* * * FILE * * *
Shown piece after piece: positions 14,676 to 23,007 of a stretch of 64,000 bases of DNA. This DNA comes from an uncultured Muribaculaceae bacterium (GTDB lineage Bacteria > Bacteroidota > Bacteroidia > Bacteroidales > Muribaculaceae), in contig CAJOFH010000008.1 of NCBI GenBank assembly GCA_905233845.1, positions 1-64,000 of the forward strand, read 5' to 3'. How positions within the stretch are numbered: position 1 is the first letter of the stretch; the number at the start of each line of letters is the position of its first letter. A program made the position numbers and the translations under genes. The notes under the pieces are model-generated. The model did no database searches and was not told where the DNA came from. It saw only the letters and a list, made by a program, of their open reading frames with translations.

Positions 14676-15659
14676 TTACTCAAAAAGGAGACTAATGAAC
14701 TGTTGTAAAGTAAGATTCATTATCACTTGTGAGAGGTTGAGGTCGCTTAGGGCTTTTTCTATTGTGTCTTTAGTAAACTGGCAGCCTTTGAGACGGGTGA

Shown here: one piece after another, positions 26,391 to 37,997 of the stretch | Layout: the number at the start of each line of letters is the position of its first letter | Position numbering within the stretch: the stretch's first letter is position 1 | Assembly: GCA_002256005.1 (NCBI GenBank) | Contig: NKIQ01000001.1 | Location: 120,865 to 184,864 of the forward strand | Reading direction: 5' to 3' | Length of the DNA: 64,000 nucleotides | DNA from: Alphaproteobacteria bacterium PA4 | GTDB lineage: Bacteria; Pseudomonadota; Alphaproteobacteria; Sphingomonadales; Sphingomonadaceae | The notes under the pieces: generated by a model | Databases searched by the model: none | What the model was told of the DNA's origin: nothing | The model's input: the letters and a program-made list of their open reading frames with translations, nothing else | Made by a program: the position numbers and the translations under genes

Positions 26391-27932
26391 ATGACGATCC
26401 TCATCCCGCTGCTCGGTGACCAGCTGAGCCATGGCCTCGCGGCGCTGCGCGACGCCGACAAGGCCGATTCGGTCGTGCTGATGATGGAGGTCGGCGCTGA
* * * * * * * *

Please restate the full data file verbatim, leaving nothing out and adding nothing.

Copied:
Shown piece after piece: positions 14,676 to 23,007 of a stretch of 64,000 bases of DNA. This DNA comes from an uncultured Muribaculaceae bacterium (GTDB lineage Bacteria > Bacteroidota > Bacteroidia > Bacteroidales > Muribaculaceae), in contig CAJOFH010000008.1 of NCBI GenBank assembly GCA_905233845.1, positions 1-64,000 of the forward strand, read 5' to 3'. How positions within the stretch are numbered: position 1 is the first letter of the stretch; the number at the start of each line of letters is the position of its first letter. A program made the position numbers and the translations under genes. The notes under the pieces are model-generated. The model did no database searches and was not told where the DNA came from. It saw only the letters and a list, made by a program, of their open reading frames with translations.

Positions 14676-15659
14676 TTACTCAAAAAGGAGACTAATGAAC
14701 TGTTGTAAAGTAAGATTCATTATCACTTGTGAGAGGTTGAGGTCGCTTAGGGCTTTTTCTATTGTGTCTTTAGTAAACTGGCAGCCTTTGAGACGGGTGA

Shown here: one piece after another, positions 26,391 to 37,997 of the stretch | Layout: the number at the start of each line of letters is the position of its first letter | Position numbering within the stretch: the stretch's first letter is position 1 | Assembly: GCA_002256005.1 (NCBI GenBank) | Contig: NKIQ01000001.1 | Location: 120,865 to 184,864 of the forward strand | Reading direction: 5' to 3' | Length of the DNA: 64,000 nucleotides | DNA from: Alphaproteobacteria bacterium PA4 | GTDB lineage: Bacteria; Pseudomonadota; Alphaproteobacteria; Sphingomonadales; Sphingomonadaceae | The notes under the pieces: generated by a model | Databases searched by the model: none | What the model was told of the DNA's origin: nothing | The model's input: the letters and a program-made list of their open reading frames with translations, nothing else | Made by a program: the position numbers and the translations under genes

Positions 26391-27932
26391 ATGACGATCC
26401 TCATCCCGCTGCTCGGTGACCAGCTGAGCCATGGCCTCGCGGCGCTGCGCGACGCCGACAAGGCCGATTCGGTCGTGCTGATGATGGAGGTCGGCGCTGA